It is a fair bet that scientists will have conquered intermittency by the end of the decade, at which point the switch to renewables becomes a stampede. This is where great fortunes may be made, perhaps the mirror image of the wealth to be lost on fossil defaults.
Brokers Sanford Bernstein call it the new order of “global energy deflation”. Technology momentum is unstoppable, and one-way only.
Big Oil is trapped, gradually running down legacy reserves. The longer that geopolitical eruptions disguise this erosion of competitiveness by propping up prices, the more emphatic the shift to renewables. Yet if prices do drift down to $80 – as many expect – they will lose money on their exotic ventures.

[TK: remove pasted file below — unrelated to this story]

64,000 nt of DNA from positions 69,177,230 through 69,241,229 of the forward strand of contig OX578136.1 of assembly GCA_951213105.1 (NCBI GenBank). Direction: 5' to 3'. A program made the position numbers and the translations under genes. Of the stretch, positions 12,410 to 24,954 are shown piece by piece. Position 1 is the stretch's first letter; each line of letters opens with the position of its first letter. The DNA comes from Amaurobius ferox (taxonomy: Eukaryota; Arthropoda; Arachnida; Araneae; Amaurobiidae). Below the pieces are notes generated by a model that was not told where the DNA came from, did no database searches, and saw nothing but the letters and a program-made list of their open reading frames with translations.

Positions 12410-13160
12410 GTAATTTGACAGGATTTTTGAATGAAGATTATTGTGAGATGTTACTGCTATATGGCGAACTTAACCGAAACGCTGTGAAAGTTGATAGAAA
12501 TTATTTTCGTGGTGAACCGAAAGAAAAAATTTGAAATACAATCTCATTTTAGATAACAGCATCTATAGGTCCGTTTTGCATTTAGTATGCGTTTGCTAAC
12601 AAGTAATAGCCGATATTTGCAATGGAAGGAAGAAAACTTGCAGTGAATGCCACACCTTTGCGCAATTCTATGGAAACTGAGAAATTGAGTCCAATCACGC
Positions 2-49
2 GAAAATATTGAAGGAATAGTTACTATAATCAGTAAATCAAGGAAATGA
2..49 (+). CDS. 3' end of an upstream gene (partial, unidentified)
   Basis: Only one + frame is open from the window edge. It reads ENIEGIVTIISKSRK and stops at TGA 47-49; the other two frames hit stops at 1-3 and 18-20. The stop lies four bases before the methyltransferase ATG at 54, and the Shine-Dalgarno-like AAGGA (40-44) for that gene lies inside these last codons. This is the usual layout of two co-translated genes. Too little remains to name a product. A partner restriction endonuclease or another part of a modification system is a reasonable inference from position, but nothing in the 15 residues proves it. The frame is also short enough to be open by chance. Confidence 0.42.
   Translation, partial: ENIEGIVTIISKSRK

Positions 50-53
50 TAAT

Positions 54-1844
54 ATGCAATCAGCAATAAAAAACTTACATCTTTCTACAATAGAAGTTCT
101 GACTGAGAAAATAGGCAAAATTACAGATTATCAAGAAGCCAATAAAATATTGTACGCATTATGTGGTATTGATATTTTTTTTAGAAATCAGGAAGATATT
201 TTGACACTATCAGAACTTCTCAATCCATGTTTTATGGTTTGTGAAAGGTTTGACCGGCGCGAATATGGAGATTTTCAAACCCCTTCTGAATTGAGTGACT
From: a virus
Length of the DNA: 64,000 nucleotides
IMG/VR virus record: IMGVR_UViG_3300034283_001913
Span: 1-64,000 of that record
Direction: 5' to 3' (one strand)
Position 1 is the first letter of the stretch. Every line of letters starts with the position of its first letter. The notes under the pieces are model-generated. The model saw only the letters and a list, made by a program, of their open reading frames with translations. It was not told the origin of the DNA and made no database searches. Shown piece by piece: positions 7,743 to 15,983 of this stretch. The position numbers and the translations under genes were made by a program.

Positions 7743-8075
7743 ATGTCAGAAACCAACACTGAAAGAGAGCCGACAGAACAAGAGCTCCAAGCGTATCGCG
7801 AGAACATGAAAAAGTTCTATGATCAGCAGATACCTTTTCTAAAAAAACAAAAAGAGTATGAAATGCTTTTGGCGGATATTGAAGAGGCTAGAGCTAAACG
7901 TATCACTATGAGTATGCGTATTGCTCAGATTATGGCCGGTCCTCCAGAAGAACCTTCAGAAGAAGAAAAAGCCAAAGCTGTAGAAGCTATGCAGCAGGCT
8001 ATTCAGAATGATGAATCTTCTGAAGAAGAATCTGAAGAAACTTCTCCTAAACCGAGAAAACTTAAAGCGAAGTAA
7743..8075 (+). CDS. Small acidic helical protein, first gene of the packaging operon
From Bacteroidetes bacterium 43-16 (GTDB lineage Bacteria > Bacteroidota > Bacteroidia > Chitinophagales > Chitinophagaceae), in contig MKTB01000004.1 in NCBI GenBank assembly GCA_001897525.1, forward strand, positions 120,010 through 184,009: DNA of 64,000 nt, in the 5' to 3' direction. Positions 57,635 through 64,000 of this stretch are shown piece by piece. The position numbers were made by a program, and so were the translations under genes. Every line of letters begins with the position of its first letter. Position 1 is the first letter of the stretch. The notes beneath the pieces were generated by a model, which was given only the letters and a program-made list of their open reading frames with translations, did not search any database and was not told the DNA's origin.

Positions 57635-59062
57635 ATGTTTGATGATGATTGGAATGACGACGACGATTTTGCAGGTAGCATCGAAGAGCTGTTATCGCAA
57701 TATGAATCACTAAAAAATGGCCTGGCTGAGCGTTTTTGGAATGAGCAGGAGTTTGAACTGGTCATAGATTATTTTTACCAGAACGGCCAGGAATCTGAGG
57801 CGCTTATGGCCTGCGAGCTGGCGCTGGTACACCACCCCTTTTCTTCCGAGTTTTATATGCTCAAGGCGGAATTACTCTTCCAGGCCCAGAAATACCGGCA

The energy group Douglas-Westwood says half the oil industry needs prices of $120 or more to generate free cash flow under current drilling plans and shareholder dividends. Leverage may catch up with them, a risk flagged recently by Standard & Poor’s.